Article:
On CAI-Coachella Valley’s 40th anniversary, we look at the evolution of security practices within CIDs, realizing that back to basics and ‘back to the future’ can go hand in hand.

By Alan Clark

The more things change in the security industry, the more they stay the same. HOAs are increasingly adopting the latest security technology for their common-interest developments (CIDs), but nothing replaces dedicated personal security service.

It’s no surprise that HOAs originated in big cities where urban planning, zoning and land use decisions factor so greatly into the pace of development, land values and, of course, quality of life. One of the biggest changes I have seen in 45 years in the security business is the increase in gated HOA communities. In California alone, CAI estimates there are close to 55,000 CIDs.

HOAs are designed to protect and serve the common interest of residents, of which a big component is security. In recent years, larger CIDs in smaller markets have put a much bigger emphasis on controlling access. Everybody’s familiar with gated entry, but some larger HOAs have even evolved to implement mobile patrols with ticket-writing capabilities.

With mobile, cloud, biometric and even drone technologies to license-plate recognition camera and robotic guard innovations, HOA security advancements are about quick action and delivering instant and comprehensive information 24-7. We’ve come a long way since the 1970s when 9-1-1 and gated entry introduced new urgency and access standards, and the ‘80s when cameras came onto the security scene.

With greater CID size and complexity over the decades, HOAs have taken on greater responsibility. And with more sophisticated security tools come more sophisticated demands from HOAs and residents. The higher the tech the younger the workforce tends to be, which can present challenges regarding ensuring face-to-face customer service fundamentals. This further underscores the need for strong, personal commitment to the customer.

Let’s face it: Every HOA now is a potential customer for the security electronics market, from overnight surveillance to simply letting the maid service on to the property. However, I’ve never had a customer reach out to say, “You have the best technology I’ve seen.” They do make the effort though to compliment a security guard’s quality customer service and extra effort.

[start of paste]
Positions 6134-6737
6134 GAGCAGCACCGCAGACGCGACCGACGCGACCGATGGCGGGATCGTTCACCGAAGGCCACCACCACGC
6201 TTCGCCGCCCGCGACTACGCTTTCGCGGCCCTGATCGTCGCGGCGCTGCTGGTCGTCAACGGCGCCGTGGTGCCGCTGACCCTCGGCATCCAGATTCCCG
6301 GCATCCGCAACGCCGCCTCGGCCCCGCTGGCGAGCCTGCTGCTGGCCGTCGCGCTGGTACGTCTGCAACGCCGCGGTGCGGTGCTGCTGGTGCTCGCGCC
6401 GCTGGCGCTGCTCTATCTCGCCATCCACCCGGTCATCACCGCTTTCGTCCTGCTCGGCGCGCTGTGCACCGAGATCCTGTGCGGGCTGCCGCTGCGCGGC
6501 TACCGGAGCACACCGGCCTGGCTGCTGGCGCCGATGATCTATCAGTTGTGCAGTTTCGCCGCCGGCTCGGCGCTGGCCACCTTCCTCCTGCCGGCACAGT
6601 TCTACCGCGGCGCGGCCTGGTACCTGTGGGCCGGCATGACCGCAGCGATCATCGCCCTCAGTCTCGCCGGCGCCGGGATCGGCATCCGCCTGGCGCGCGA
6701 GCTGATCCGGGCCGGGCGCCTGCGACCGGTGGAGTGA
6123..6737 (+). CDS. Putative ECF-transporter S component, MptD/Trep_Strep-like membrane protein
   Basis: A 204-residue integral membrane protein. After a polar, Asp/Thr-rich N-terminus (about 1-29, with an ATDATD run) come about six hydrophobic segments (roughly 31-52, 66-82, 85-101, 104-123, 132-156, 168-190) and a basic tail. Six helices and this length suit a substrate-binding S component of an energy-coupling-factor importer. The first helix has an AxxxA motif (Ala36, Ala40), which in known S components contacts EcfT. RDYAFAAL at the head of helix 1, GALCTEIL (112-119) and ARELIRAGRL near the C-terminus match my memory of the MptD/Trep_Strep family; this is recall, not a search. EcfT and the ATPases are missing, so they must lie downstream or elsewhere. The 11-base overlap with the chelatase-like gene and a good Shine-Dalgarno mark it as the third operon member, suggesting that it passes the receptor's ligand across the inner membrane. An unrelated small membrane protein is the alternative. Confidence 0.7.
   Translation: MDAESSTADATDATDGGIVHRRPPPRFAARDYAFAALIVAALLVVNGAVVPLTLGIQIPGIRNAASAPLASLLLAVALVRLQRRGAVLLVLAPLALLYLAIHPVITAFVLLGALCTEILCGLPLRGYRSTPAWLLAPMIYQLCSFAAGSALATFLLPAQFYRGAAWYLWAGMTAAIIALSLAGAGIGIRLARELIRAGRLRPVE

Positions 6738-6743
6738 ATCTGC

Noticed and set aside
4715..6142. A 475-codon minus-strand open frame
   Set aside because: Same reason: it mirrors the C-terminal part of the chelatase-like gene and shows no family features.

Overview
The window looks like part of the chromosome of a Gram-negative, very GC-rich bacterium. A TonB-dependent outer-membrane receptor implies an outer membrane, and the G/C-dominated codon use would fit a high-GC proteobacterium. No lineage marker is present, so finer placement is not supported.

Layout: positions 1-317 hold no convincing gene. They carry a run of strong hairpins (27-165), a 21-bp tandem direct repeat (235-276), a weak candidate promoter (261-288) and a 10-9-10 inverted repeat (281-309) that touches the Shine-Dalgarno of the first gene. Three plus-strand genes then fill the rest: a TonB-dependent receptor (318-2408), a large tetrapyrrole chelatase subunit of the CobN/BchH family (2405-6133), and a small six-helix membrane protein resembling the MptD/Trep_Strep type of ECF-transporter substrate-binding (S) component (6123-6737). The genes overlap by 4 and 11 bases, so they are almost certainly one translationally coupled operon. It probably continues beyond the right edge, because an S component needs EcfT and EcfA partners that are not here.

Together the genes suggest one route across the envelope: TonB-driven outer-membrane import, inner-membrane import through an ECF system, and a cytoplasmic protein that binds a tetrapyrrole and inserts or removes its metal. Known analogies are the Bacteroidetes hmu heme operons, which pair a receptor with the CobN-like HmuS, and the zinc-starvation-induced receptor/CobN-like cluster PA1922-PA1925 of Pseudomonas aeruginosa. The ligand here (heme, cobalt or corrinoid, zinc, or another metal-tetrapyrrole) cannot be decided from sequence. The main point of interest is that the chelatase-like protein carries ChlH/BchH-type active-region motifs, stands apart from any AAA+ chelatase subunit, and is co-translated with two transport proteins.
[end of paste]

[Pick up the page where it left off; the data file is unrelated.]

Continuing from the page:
My favorite motto is “Do What You Say You Will Do.” Maybe it’s more than a little ironic that honesty, accountability and responsiveness were more commonplace 40 years ago when the Coachella Valley CAI was founded and when there were almost zero requirements and regulations on security personnel compared to today. We’ve all had that helpless feeling trying to navigate the phone menu of the cable company just to get a simple question answered. An after-hours call from an HOA or CID resident is rarely simple and should always be answered quickly by a live person.

Twenty years ago, I first read about live guard service going out the door, so to speak, but that’s not happening in my lifetime. Everybody wants to be wanted, needed and accepted, including all of the stakeholders in a CID. No matter how high-tech a Coachella Valley HOA gets with its security partner and setup in the next 40 years, it should still demand that personal service touch.

— Alan Clark is the President at DSI Security Services,
a national leader in the security solutions industry for more than 50 years.

This article appeared in the March 2021 Quorum Magazine. Read more from Quorum here.